In the past, the greatest resistance to change came from health care interest groups to health care: doctors, insurance companies, pharmaceutical companies. This time is different. There was considerable grumbling in the medical establishment, but the Democrats are catching up "threat to one of these groups," said Paul Starr, a professor at Princeton University, the Pulitzer Prize for his book on Health History: The Social Transformation of American Medicine.
Subsequently he was involved in the creation of the Clinton Health Plan. Starr spoke yesterday to about 70 lawyers and Widener University Law School and students of the Union League. Then he spoke with Witter. This time, a group unmollified remains, and that the Republican Party, "he said. The battle was to govern a test for the ability of the Democrats, too. "
While Starr has told the country that has talked about improving health care for many decades, "closer than ever before, there is the reform" would not guess if Congress could pass a law yet. "It is only a few senators, he said." There is no way anyone can predict what will. There was a time when many changes in the House and Senate bills would be considered as health, Republicans, or at least the ideas of both parties, "said Starr.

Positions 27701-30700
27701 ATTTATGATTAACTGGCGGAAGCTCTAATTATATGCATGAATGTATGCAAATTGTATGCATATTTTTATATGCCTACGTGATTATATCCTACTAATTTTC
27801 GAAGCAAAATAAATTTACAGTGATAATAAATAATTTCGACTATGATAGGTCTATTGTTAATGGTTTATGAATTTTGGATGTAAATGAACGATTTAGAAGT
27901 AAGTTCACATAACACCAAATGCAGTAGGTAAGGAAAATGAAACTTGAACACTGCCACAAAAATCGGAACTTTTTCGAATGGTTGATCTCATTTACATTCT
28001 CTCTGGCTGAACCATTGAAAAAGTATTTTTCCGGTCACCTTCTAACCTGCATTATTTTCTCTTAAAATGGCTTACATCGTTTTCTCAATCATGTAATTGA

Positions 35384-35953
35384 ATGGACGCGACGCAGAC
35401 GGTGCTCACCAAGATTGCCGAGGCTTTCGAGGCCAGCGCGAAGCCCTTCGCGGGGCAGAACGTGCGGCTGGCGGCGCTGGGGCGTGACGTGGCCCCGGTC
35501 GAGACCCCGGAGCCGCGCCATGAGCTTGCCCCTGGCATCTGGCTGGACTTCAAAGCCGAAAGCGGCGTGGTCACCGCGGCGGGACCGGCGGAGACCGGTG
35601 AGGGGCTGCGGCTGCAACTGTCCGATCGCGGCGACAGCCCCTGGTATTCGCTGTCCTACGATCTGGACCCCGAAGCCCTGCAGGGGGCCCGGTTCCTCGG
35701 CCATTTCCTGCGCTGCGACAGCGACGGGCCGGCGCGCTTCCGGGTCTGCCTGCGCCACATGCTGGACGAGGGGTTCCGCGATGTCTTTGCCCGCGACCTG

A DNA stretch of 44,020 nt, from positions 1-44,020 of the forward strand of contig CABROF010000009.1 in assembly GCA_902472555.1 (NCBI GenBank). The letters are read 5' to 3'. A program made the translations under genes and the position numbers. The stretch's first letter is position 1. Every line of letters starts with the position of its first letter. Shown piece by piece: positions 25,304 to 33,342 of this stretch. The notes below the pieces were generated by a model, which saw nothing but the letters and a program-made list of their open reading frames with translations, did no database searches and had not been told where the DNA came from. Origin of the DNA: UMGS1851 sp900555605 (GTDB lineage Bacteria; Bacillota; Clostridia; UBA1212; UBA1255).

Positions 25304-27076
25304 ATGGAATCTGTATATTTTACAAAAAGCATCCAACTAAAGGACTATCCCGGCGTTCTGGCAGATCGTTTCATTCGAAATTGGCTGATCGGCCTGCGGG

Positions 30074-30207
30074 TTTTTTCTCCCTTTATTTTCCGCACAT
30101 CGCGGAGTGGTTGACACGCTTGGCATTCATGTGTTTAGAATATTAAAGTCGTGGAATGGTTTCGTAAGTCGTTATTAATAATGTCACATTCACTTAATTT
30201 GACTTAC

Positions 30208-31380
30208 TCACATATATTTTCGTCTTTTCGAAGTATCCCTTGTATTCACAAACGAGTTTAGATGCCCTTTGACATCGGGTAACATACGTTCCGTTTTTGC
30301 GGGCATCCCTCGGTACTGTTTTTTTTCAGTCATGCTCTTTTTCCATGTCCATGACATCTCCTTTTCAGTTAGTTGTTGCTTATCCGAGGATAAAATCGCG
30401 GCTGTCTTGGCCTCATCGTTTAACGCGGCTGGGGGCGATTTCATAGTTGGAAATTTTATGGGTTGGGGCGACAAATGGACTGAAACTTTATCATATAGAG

At the time of Harry S. Truman, he said, Democrats favor a single - payer. The current approach is closer to what President Nixon's Watergate has marginalized his plans. He called for universal coverage through a combination of government and employers based insurance. Starr said he had just started reading the 2074-page bill in the Senate. He "was struck by the fact that he called on Congress to purchase insurance with individuals and small staff, through the new insurance markets.